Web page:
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Sargasso, a problem with creative solutions


Sargasso in Mexico.

Sargasso on the beach in Cancun
Sargasso on the beach in Cancun

The problem:

sargass, a problem with creative solutions? If you have been on holiday at Riviera Maya and we have had the twill experience, we are very sorry. The levels of sargassum have changed over the years, but have increased considerably in recent years, bringing a terrible smell and not-so-beautiful views. Luckily, you were one of the lucky ones who couldn’t experience this. Fortunately, people are finding creative solutions to this natural phenomenon.

In Mexico, the seaweed season is usually between May and October each year. If you travel to the Caribbean coast of Mexico outside of this time period, you can usually expect to avoid large algae mats on the beaches.

The search for a solution has never stopped. The sargassum has caused great unrest for locals and tourists alike. For years, the government has been encouraging students and professionals to find a way to reuse sargassum to prevent this event from becoming disastrous. Sargasso not only causes serious damage to tourism in the Caribbean, but it actually has great benefits at sea. And while Mexico is one of the most affected countries, researchers have found a way to turn it into a fertilizer, a base for cosmetics and vegan skin.

Sargasso is really very important for marine biota. Imagine a jungle in your mind, such a diverse place where there are not only trees but also a variety of animals. This is the sargassum, home and food for many fish, crustaceans, especially prawns and polychaete crabs.

In the world

This phenomenon is affecting beaches across the continent. In Miami, in the United States, they suffer the ravages of sargassum on public beaches. There are days when the sun rises much more, and there are no sargassums, when the currents come from the north, so the whole beach is cleaned.

The University of South Florida notes that last April broke the record high. There were 40 million tons of sargassum in a Florida state park. The United States is another country that is economically, socially, and environmentally affected. The twill belt is found all over the Atlantic, from Africa to Brazil and will sooner or later reach other parts of Mexico. In Quintana Roo alone, Marines have seized more than 37,000 tons of sargass, more than the weight of the Eiffel Tower.

The problems on the coast are terrible depending on the time. That’s when health problems increase due to sargassum. When sargassum begins to decompose, it releases toxins into the air that are dangerous for people to inhale. Many have suggested burning the sargassum, but it is the same result. Gas caused by fire is also toxic.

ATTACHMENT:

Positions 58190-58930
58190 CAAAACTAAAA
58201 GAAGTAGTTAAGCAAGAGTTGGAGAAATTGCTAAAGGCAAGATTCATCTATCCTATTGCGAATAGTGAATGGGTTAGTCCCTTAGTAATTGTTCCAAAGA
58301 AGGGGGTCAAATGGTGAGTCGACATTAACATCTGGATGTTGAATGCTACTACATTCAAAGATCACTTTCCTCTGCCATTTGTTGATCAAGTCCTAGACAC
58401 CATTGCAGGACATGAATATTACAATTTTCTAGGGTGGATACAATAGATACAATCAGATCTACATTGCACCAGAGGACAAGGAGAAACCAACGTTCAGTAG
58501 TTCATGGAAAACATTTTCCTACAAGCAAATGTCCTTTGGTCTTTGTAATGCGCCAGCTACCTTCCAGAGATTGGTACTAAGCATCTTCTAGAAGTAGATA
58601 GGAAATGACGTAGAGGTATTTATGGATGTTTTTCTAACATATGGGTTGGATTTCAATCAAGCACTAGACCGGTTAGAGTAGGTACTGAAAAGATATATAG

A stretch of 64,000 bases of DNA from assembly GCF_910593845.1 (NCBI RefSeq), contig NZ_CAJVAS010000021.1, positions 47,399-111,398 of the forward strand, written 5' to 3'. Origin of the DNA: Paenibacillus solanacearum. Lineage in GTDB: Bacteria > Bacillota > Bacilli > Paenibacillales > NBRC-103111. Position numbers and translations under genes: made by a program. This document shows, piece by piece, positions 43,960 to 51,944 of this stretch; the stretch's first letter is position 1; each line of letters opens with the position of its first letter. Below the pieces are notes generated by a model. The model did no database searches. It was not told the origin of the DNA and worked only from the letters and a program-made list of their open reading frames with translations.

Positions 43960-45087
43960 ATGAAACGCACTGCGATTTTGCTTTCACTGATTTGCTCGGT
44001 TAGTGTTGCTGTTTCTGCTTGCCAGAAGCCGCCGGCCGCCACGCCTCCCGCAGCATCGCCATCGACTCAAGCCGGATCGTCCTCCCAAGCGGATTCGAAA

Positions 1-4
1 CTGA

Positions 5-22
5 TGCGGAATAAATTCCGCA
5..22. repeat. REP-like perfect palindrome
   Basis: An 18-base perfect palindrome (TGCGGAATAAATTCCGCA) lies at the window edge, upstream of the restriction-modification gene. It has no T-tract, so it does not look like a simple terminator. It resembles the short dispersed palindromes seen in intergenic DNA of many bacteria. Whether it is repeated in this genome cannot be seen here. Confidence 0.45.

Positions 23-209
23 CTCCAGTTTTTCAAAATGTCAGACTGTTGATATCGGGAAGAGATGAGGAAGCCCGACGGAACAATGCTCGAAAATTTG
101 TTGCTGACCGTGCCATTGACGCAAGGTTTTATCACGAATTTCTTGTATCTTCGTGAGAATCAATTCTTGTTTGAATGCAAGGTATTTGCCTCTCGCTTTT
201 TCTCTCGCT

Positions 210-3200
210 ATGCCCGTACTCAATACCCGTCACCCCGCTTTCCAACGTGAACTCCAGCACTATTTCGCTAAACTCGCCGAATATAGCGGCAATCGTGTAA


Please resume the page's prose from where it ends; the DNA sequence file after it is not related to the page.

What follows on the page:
When decomposition occurs on the beaches, the water turns brown, killing everything underneath. Recent researchers are collecting sargassum from different parts of the world to see how much toxins it has and how it affects the environment.


In Mexicosargassum is already being transformed as a base fertilizer for cosmetics and vegan skin

Its potential has been observed in using a liquid extract obtained from this alga in bean crops with positive effects in measuring parameters such as growth rate.

root length, stem height, leaf size and yield increase. This is because it provides elements and minerals. Biomolecules such as metabolites, carbohydrates and vitamins allow the soil to improve its chemical, physical and biological properties.

Meanwhile, entrepreneurs in the region are still looking for ways to monetize this waste. They are experimenting with seaweed products, including pet food, gas, building materials and even cocktails …

Researchers are also looking for medical or nutritional uses for sargaz.

What is certain is that the marketing of sargaz can be a tough market. Despite this, creativity is flourishing alongside algae, that’s for sure.

People cleaning the sargassum from Cancun beach
People cleaning the sargassum from Cancun beach

The solutions:

As mentioned before, some people are making building material with twill. This is the case of Omar Vazquez, a neighbor of Puerto Morelos, who invented the sargass block. He has successfully built and donated 10 houses of this material and the inhabitants have named him “Mr. Sargazo” and called them “Sargablock”. Sargablock has been patented.

Vazquez heard people complaining about the bad smell of sargassum, so he looked for a solution. At the age of 45, Mr. Vázquez built “Casa Angelita”, the first building made of Salgablocks.

On the other hand, the Ritz-Carlton Hotel in cancún find a more appetizing solution. For a period of time, they served an elaborate cocktail with tequila, vinegar, sugar, rosemary and syrup from the sargaz.

In Barbados, a research team from the University of the West Indies is distilling sargass with the remains of a rum distillery to produce methane. Methane can be converted into a compressed natural gas used to drive different types of transportation on the island, including cars.



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